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December 16, 2005.


The opinion of the court was delivered by: AMY ST. EVE, District Judge


Plaintiffs SMJ Towing, Inc. ("SMJ Towing"), Steven Jeritski, David Brown, and Ron Cohen filed a five-count First Amended Complaint against Defendants Village of Midlothian, Illinois, Vince Shavone, Terry Sullivan, Matthew Kneeland, Daniel Delaney, Detective Hal Kauffman, Jr., Sergeant Tom Steel, Patrol Commander John Winkle, Sergeant Mike Amrein, and other unknown officers, agents, and detectives of the Village of Midlothian Police Department, both individually and in their official capacities. Before the Court is the Defendants' Partial Motion to Dismiss SMJ Towing's claims in the First Amended Complaint pursuant to Federal Rule of Civil Procedure 12(b)(6). As discussed below, the Court grants in part and denies in part Defendants' Partial Motion to Dismiss. LEGAL STANDARD

The purpose of a motion to dismiss pursuant to Rule 12(b)(6) is to test the legal sufficiency of a complaint, not the factual sufficiency. Szabo v. Bridgeport Mach., Inc., 249 F.3d 672, 675-76 (7th Cir. 2001). The Court will only grant a motion to dismiss if "it appears beyond doubt that the plaintiff can prove no set of facts in support of his claim which would entitle him to relief." Centers v. Mortgage, Inc., 398 F.3d 930, 933 (7th Cir. 2005) (quoting Conley v. Gibson, 355 U.S. 41, 45-46, 78 S.Ct. 99, 102, 2 L.Ed.2d 80 (1957)). In making its determination, the Court must assume the truth of the facts alleged in the pleadings, construe the allegations liberally, and view them in the light most favorable to the plaintiff. Centers, 398 F.3d at 333.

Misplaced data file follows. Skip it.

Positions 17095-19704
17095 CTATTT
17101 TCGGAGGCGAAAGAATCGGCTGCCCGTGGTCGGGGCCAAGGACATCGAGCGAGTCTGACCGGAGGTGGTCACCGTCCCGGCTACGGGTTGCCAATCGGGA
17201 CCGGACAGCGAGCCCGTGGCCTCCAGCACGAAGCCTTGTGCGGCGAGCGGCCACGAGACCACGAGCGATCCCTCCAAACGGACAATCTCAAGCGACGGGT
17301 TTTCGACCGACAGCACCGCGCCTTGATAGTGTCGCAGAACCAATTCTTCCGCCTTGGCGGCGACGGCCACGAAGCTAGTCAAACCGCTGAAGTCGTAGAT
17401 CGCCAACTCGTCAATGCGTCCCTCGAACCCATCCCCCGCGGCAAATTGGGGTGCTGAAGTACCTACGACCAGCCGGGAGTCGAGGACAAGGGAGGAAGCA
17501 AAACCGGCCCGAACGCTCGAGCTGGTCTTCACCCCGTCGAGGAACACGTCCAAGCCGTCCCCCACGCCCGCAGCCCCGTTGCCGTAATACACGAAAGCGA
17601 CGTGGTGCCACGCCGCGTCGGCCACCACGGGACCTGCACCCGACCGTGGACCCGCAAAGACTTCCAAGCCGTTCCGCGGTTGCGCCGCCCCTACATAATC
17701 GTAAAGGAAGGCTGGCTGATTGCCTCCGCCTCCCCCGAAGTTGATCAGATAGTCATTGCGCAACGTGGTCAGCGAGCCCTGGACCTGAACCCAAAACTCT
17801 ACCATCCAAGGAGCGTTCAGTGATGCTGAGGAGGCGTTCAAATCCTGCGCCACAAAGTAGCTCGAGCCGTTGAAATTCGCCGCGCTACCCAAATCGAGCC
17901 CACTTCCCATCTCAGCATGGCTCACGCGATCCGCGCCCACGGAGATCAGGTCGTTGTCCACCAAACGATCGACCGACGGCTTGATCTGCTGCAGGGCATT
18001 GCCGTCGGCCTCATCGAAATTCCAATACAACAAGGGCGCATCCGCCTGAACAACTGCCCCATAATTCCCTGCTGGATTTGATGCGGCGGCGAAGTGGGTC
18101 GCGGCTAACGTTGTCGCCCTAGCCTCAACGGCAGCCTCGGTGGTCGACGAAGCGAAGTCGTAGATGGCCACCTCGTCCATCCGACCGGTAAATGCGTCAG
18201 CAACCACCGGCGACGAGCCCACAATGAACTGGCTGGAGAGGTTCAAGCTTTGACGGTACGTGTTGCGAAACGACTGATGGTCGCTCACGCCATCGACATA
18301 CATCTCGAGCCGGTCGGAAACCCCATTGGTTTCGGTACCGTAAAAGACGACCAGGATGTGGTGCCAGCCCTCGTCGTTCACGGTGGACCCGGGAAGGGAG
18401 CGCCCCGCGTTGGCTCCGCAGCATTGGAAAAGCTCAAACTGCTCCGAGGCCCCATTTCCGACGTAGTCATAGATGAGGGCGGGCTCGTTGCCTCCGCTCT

I. Parties

  Plaintiff Steven Jeritski owns SMJ Towing, Inc., an Illinois corporation with its headquarters in Harvey, Illinois. (R. 33-1; Pls.' First Am. Compl. ¶¶ 1, 2.) SMJ Towing is in the business of relocating trespassing vehicles from private property to its impound lot in Harvey, Illinois. (Id.) SMJ Towing has been a licensed commercial relocator since 1998 and has complied with all relocation towing industry laws and regulations under that license. (Id. ¶¶ 12, 14.) As a licensed commercial relocator, SMJ Towing owns numerous contracts to remove unauthorized and trespassing vehicles from private properties within a 10-mile radius of SMJ Towing's impound lot. (Id. ¶ 13.) Once removed, SMJ Towing transports the vehicles to its impound lot, and the vehicle owners must then pay towing and storage fees to recover their vehicles. (Id.) SMJ Towing conducts some of its relocation towing business within the municipal boundaries of Midlothian. (Id.) Defendant Village of Midlothian, Illinois is an Illinois municipality that employed Defendants Vince Shavone, Terry Sullivan, Matthew Kneeland, Daniel Delaney, Hal Kauffman, Jr., Tom Steel, John Winkle, Mike Amrein, and other unknown police personnel at the Midlothian Police Department during all times relevant to the allegations in Plaintiffs' First Amended Complaint. (Id. ¶¶ 3-5.) All of the Midlothian Police Department employees were acting under the color of state law during the relevant time period. (Id. ¶¶ 4, 5.)

  II. SMJ Towing's Claims